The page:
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USB cable impact sounds quality?
Old 3 weeks ago
  #61
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I bounce a mix i just finished with both cables, like 2 exports and then compare them
Old 3 weeks ago
  #62
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Quote:
Originally Posted by kirito View Post
I bounce a mix i just finished with both cables, like 2 exports and then compare them
DAW export ---> USB cable ----> ?????
Old 3 weeks ago
  #63
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Apostolos Siopis's Avatar
 

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did you run the mix through outboard?
Old 3 weeks ago
  #64
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I m not sure i understand your question.

DAW export with the original USB of Audient iD22, then second daw export with Oyaide usb. After i listen on my headphone amp with HD 650

édit ; ah no outboard should i?
Old 3 weeks ago
  #65
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Apostolos Siopis's Avatar
 

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if the usb cable in question goes from DAW to a soundcard (audient or lyra), which serves as a monitoring DAC, then this test does not make any sense

it could have made some sense if you were outputing to a DAC >>>outboard>>>ADC>>>DAW
Old 3 weeks ago
  #66
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I see ok seems i can't do the test
Old 2 weeks ago
  #67
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I'm hoping to efficiently consolidate my responses to several little things in this thread:
Regarding the clocking mentioned in post #36 and #38 by @Timesaver800W and @IanBSC, the USB data clock for establishing the "eye" with the NRZI data bit toggling for encoding is *not* the sampling rate clock of the audio. USB uses specific bit patterns (SYNC) to establish where the packet header is. The packet has the audio data as the payload, but the endpoint (audio interface or computer/driver/DAW) is responsible for the audio clocking after the audio PCM samples have disembarked from the packet.

As for the cable itself. I agree with @Robo in post #53 that it's quite common to find out-of-spec cables. As a cautionary tale regarding getting too sweaty about this, one of my biggest victories in data networking was over this exact issue. The IBM cabling system had Type-2 Shielded Twisted Pair with a characteristic impedance of 150 ohms. There were zillions of miles of this stuff in the walls of corporations, and as the demise of Token-Ring LAN protocol gave way to the ascent of Ethernet, the new 100-ohm Unshielded Twisted Pair standard prompted a lot of expensive replacements. I proffered a test of the Type-2 to prove its efficacy in running Ethernet.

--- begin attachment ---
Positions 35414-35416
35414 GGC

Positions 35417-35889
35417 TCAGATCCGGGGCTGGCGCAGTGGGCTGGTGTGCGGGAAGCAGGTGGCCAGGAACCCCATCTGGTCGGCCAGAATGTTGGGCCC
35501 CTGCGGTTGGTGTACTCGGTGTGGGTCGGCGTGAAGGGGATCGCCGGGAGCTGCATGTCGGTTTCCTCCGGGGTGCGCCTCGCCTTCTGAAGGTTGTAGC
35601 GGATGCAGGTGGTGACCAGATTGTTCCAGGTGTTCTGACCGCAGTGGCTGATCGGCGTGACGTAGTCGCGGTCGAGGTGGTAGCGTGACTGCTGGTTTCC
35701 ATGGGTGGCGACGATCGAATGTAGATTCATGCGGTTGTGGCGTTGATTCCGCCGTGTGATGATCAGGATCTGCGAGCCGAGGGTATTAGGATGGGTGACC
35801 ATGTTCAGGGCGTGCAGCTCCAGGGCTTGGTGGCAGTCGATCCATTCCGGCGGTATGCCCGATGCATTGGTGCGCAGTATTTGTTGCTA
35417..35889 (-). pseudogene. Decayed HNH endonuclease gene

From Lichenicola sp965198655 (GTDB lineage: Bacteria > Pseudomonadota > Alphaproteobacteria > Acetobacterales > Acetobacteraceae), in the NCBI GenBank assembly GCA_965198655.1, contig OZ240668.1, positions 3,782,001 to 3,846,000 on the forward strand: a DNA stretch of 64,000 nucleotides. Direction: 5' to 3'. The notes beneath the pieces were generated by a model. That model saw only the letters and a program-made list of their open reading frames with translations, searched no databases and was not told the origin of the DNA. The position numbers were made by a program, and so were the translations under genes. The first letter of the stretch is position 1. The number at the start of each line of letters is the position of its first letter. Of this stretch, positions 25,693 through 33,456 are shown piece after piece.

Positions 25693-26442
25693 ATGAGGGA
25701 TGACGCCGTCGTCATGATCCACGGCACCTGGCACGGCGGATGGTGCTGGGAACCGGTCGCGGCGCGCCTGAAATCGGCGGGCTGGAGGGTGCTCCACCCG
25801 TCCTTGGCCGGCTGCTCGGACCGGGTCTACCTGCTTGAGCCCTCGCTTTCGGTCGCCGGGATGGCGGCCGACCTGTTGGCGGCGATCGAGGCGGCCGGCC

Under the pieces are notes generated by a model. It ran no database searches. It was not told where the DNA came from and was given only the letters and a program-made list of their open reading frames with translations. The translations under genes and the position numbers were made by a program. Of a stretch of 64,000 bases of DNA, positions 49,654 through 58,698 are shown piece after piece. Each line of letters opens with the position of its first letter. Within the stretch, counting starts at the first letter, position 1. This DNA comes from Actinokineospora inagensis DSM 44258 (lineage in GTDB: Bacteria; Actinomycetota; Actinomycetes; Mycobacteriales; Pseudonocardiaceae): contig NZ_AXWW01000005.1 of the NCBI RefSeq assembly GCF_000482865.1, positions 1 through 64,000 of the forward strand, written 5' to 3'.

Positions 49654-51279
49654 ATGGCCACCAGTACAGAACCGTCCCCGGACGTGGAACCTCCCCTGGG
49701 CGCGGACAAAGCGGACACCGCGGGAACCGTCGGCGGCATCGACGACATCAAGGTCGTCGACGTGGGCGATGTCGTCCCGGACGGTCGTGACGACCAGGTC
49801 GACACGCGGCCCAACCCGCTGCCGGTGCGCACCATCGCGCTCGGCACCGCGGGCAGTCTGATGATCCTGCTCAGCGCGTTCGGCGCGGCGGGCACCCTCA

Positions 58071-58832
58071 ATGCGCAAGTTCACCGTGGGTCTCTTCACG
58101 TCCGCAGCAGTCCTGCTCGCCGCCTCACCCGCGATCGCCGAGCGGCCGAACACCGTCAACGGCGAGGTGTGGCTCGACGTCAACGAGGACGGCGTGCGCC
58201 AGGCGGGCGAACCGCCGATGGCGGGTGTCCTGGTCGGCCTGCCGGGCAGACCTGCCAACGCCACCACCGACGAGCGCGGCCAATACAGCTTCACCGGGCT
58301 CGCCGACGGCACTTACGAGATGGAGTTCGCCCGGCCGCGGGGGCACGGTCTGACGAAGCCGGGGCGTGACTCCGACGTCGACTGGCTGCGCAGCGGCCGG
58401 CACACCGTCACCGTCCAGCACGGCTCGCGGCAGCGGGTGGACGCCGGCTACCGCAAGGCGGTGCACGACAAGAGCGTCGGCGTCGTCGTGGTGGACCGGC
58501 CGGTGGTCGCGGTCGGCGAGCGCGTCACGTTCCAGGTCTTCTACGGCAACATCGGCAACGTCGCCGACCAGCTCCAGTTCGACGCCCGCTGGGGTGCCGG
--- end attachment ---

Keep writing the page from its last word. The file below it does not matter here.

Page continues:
It turned out that the work had already been started but the results were never distributed to the correct people. The results showed that 150-ohm Type-2 STP was actually superior in *all* ways (signal integrity, distance, bit error rate, near-end and far-end crosstalk) to the 100-ohm Cat5 UTP (no Cat5E had yet emerged). We developed an adapter to use this pre-installed cable, and saved IBM and many customers *many millions* of dollars. I got a patent award and a check big enough to buy an average PC desktop.

Finally, the experience that @kirito is having in post #59 is a classic example of confirmation bias. I'm sure we've all had the private experience of adjusting the EQ on the wrong track/channel yet glowing with the beauty of our adjustments before the cold realization sets in to wreck your muse. Let's hope he can develop a better testing protocol.
Old 2 weeks ago
  #68
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Slug1's Avatar
Quote:
Originally Posted by kirito View Post
So i received the OYAIDE Usb Cable. I decided to export my last mix with the exact same settings just changing the new USB Cable. I have an Audient iD22. ( but switch to Prism Lyra in few hours )